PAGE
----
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Clinical Performance of Abbott RealTime Hepatitis C Virus (HCV) Genotype II Test

This study has been completed.
Sponsor:
Collaborators:
Abbott Diagnostics Division
National Science Council, Taiwan
Department of Health, Executive Yuan, R.O.C. (Taiwan)
Information provided by (Responsible Party):
National Taiwan University Hospital
ClinicalTrials.gov Identifier:
NCT00979979
First received: September 16, 2009
Last updated: October 19, 2014
Last verified: October 2014

September 16, 2009
October 19, 2014
July 2009
October 2013   (final data collection date for primary outcome measure)
Diagnostic accuracy for HCV genotype testing [ Time Frame: 7 days ] [ Designated as safety issue: No ]
Same as current
Complete list of historical versions of study NCT00979979 on ClinicalTrials.gov Archive Site
Not Provided
Not Provided
Not Provided
Not Provided
 
Clinical Performance of Abbott RealTime Hepatitis C Virus (HCV) Genotype II Test
Clinical Performance of Abbott RealTime HCV Genotype II Test

Hepatitis C virus (HCV) infection, a leading cause of cirrhosis, hepatocellular carcinoma (HCC) and liver transplantation, affects approximately 170 million individuals worldwide. Combination of peginterferon plus ribavirin therapy has become the current standard of care for chronic hepatitis C (CHC) patients, with an overall sustained virologic response (SVR) rate of 54-63% and more favorable response rates in patients with genotype 2/3 infection than those with genotype 1/4 infection. Therefore, accurate pre-treatment HCV genotype evaluation is of paramount importance to facilitate individualized therapy in the era of response guide therapy and specific-targeted antiviral therapy for HCV (STAT-C).

Currently, direct HCV genetic sequencing for both the 5' untranslated terminal region (5'UTR) and non-structural 5B (NS5B) regions with subsequent phylogenetic tree analysis is considered the gold standard for determining HCV genotype and subtype. However, it is time-consuming and need special laboratory settings. Several commercial available reverse hybridization with type-specific probing assay (Inno-LiPA II) or simplified direct sequencing of the 5'UTR region were used to replace the two region sequencing method (Trugene HCV 5' NC genotyping kit). Nonetheless, data on the overall diagnostic accuracy varied.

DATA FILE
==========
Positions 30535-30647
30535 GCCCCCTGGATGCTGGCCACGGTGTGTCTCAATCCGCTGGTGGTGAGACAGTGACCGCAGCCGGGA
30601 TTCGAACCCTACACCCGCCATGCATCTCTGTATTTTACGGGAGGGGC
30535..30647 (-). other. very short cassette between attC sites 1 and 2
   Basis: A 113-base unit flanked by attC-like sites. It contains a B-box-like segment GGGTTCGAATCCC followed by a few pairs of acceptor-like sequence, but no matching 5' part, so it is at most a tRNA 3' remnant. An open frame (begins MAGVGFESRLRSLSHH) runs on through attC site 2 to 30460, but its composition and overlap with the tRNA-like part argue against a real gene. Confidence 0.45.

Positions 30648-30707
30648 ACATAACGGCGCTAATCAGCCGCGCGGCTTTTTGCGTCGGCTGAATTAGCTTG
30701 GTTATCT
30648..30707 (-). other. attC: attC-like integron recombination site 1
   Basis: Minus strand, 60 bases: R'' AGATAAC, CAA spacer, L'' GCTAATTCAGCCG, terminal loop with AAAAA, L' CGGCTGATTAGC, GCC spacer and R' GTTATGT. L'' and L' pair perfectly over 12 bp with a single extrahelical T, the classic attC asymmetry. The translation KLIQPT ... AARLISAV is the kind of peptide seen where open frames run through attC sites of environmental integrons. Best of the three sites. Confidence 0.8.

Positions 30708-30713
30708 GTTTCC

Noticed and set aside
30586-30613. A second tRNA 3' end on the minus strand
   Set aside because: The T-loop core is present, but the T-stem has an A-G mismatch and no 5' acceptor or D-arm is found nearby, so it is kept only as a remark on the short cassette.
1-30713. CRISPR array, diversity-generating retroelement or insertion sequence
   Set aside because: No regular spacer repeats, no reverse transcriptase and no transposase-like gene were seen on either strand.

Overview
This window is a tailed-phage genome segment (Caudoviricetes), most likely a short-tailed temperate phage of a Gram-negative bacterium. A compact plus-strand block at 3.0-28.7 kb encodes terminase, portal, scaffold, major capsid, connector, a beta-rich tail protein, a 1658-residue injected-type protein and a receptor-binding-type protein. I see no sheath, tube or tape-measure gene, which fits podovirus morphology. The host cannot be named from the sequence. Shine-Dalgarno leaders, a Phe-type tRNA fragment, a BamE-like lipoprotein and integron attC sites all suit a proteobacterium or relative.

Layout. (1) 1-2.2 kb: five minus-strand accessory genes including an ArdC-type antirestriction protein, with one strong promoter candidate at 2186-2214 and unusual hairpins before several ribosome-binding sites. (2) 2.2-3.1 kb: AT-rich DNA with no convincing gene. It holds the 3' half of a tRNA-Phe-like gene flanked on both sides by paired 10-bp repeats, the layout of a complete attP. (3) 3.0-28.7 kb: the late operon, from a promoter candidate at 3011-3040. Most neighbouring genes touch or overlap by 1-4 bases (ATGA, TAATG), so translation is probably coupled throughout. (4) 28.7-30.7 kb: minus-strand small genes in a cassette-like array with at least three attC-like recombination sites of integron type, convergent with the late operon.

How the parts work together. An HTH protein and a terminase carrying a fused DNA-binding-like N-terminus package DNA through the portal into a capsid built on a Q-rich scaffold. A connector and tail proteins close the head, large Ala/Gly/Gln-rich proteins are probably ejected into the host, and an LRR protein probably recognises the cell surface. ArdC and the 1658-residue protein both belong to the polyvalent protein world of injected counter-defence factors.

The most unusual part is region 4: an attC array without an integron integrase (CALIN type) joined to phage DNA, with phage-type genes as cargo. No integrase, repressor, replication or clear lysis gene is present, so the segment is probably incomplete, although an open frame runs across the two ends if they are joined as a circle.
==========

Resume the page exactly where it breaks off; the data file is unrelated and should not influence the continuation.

The Abbott RealTime HCV Genotype II is an in vitro reverse transcription-polymerase chain reaction (RT-PCR) assay for determining the genotype(s) of HCV in plasma and serum from HCV-infected individuals. Based on genetic similarity, HCV has been classified into six major genotypes (1-6) and numerous subtypes. HCV genotype is predictive of the response of HCV-infected patients to peginterferon plus ribavirin combination therapy. The Abbott RealTime HCV Genotype II assay uses the Abbott m2000sp instrument for processing samples and the Abbott m2000rt instrument for amplification and detection. Furthermore, the Abbott m2000sp provides automated sample transfer and reaction assembly of the assay reagents in the Abbott 96-Well Optical Reaction Plate.

The investigators aimed to evaluate the overall diagnostic accuracy of the currently available commercial HCV genotype kits (Abbott RealTime HCV Genotype II) by using 5'UTR and NS5A gene amplification and direct sequencing as the gold standard.

Hepatitis C virus (HCV) infection, a leading cause of cirrhosis, hepatocellular carcinoma (HCC) and liver transplantation, affects approximately 170 million individuals worldwide. Therefore, prevention of HCV transmission and early intervention of HCV infection are urgently needed to reduce or halt the liver-related morbidity and mortality. Combination of peginterferon plus ribavirin therapy has become the current standard of care for chronic hepatitis C (CHC) patients, with an overall sustained virologic response (SVR) rate of 54-63% and more favorable response rates in patients with genotype 2/3 infection than those with genotype 1/4 infection. Therefore, accurate pre-treatment HCV genotype evaluation is of paramount importance to facilitate individualized therapy in the era of response guide therapy and specific-targeted antiviral therapy for HCV (STAT-C).